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Falling Skies recap: Prisoners of War

Tom tries to rescue his harnessed son, and Pope impresses everyone…with his cooking?

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Ken Woroner

Falling Skies

TV Show
Current Status:
run date:
Sci-fi and Fantasy

Last week, Falling Skies had the most-watched cable premiere of the year. To judge by the comment boards on our recap, though, the big take-away from the two-hour was: “Holy good lord, how many commercials can you cram into one hour of television?” Well, TNT isn’t letting up on the advertisements — by my count, last night’s episode only had a 40-minute non-commercial running time — but if you had patience/a DVR, the second episode of Falling Skies promisingly dove straight into one of the show’s central mysteries: The child-enslaving harnesses, which attach to the spinal column like renegade parasites from H.R. Giger’s sketchbook.

Tom and his crew were scouting out the group of harnessed kids that included his captured son Ben. The skitters had the captured kids gathering scrap metal — old toasters, copper wire — for reasons unknown. The squad retreated to plot a nighttime rescue mission. Back at the school/human HQ, Tom went to a briefing that served to fill us in on the war raging across the American continent: Dale Dye (who, among other awesome roles, was the narrator in the original Medal of Honor) informed him that there were Resistance fighters in Illinois, Texas, Oklahoma, and California. The plan was evolving: Instead of just “staying alive,” the name of the game was “Search and Acquisition.” The human Resistance wants to learn more about their alien opposition. First and foremost that meant solving the riddle of the Harnesses.

Fortunately, a brilliant Doctor was on hand with a possible solution to the riddle. Unfortunately, that doctor was played by Steven Weber, Television’s favorite guest-star douchebag. Sure enough, Weber’s Dr. Michael Harris has a bad history with Tom: He went out scrounging with Tom’s wife on the day she died. Dr. Harris tried to side-step any blame by promising that he could cure Tom’s captured son. Tom looked skeptical, but kept his thoughts to himself.

The rescue mission went instantly awry when fellow soldier Mike saw his harnessed son and broke cover to rescue him. (If there’s one thing about Falling Skies that doesn’t entirely ring true, it’s the weirdly casual way that the humans constantly run out into the open when there’s a towering alien robot walking around. Yes, they die just like us, but they are also towering alien robots. Some ninja-stealth may be required, yes?) Tom set off an explosion and got knocked backwards; in the confusion, Hal and Karen were captured. Awesomely, this led Tom to circle back around with a sawn-off shotgun. In the process, he had to face-down a Skitter one-on-one. Taking a page from the John Pope Guide to Killing Freaky Alien Insect Things, he shot off a couple legs and beat the thing into unconsciousness. And that’s how you take prisoners!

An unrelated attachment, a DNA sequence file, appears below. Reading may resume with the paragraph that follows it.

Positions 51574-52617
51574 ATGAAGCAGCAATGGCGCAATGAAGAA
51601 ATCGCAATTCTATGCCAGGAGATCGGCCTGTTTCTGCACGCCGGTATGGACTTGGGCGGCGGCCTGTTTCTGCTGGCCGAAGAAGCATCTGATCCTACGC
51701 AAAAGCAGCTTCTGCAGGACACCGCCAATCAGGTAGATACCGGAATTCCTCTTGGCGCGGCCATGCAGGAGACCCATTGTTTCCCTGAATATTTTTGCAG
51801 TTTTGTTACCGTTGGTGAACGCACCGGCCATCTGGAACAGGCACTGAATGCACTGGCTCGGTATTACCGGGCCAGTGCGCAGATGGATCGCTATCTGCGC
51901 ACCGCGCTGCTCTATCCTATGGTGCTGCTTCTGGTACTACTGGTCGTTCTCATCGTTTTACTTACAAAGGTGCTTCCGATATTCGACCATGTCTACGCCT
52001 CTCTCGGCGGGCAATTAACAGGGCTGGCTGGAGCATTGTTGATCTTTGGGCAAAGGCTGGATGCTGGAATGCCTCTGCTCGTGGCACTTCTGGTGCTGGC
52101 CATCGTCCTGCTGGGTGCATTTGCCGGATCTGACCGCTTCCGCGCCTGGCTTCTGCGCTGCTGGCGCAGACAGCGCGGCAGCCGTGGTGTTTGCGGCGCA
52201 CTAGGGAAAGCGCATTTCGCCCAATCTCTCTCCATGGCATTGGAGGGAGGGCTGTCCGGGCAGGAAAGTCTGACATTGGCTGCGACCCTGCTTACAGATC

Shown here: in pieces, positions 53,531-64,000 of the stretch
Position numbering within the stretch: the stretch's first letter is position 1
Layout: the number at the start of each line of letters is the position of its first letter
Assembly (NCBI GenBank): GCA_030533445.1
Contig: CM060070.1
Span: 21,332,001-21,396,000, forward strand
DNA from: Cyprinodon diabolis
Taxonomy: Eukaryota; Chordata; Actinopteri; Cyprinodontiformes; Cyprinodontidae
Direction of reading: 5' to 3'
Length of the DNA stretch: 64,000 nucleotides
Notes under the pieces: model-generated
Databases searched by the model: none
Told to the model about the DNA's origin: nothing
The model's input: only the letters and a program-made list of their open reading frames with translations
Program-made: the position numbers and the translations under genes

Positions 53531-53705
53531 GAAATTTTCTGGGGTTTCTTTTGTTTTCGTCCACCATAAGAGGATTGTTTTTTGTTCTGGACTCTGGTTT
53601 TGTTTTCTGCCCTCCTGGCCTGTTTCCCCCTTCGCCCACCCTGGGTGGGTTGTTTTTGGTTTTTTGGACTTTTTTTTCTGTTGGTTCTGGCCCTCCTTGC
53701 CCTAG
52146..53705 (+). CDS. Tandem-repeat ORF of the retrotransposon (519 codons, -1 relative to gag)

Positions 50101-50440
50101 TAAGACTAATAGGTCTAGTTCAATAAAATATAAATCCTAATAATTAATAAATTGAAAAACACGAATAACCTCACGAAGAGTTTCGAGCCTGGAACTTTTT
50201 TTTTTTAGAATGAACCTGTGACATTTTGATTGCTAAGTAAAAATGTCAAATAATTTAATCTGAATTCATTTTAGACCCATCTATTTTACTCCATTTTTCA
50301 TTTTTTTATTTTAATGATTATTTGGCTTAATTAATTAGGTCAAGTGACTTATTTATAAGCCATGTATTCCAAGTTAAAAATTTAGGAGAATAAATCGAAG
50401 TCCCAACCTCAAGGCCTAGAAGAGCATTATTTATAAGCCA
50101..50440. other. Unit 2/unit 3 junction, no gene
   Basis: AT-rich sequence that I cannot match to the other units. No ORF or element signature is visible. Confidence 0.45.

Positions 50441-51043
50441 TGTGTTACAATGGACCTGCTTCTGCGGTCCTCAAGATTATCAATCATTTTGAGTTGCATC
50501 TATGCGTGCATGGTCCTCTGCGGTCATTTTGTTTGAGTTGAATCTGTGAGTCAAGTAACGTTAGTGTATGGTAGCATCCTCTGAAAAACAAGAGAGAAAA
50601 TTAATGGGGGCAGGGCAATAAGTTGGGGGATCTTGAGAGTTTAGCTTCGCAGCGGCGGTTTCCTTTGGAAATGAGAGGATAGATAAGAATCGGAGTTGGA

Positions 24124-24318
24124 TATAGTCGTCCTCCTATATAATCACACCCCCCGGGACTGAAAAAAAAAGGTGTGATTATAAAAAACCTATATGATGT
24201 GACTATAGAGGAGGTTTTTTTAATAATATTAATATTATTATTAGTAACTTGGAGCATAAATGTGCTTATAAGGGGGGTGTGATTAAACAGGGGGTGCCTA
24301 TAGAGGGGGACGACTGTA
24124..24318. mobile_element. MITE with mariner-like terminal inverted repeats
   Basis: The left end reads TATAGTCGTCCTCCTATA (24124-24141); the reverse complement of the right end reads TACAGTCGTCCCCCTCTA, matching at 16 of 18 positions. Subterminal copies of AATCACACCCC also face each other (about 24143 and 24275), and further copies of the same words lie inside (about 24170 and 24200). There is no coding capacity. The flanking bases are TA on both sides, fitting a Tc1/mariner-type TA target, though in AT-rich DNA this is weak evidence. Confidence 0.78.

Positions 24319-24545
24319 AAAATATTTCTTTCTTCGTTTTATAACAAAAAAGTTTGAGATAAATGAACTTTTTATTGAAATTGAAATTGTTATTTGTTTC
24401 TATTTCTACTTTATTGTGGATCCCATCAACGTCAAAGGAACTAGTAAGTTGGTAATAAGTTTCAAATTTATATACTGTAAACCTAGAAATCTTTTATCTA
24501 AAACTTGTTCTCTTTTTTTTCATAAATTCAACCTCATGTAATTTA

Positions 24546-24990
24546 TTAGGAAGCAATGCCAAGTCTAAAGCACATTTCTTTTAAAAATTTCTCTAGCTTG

Speaking of John Pope, the coolest character on the show spent the episode trapped in a subplot that seemed incredibly tonally off-key compared to the main plot. But it was also pretty funny. Pope — who, you’ll remember, is the vaguely racist criminal-philosophy who likes talking about Sumerians and hanging out on stage thrones — didn’t think very much of the Resistance’s prison food. “Nobody puts Paprika on chicken!” he exclaimed. “What are you, Hungarian?” (See what I said about “vaguely racist”?) Turns out that Pope is a “certified culinary artist.” This piqued Weaver’s interest. He asked Pope’s former ally/captive Maggie if the wannabe-chef could walk the walk. “When I could stomach eating with a bunch of degenerate psychos, the food wasn’t bad,” said Maggie. (Considering that she vengefully killed two of those degenerate psychos because of what they did to her, this line was either ridiculously offensive or hilariously bleak.)

NEXT: Oh right, and all the dead kids, too!

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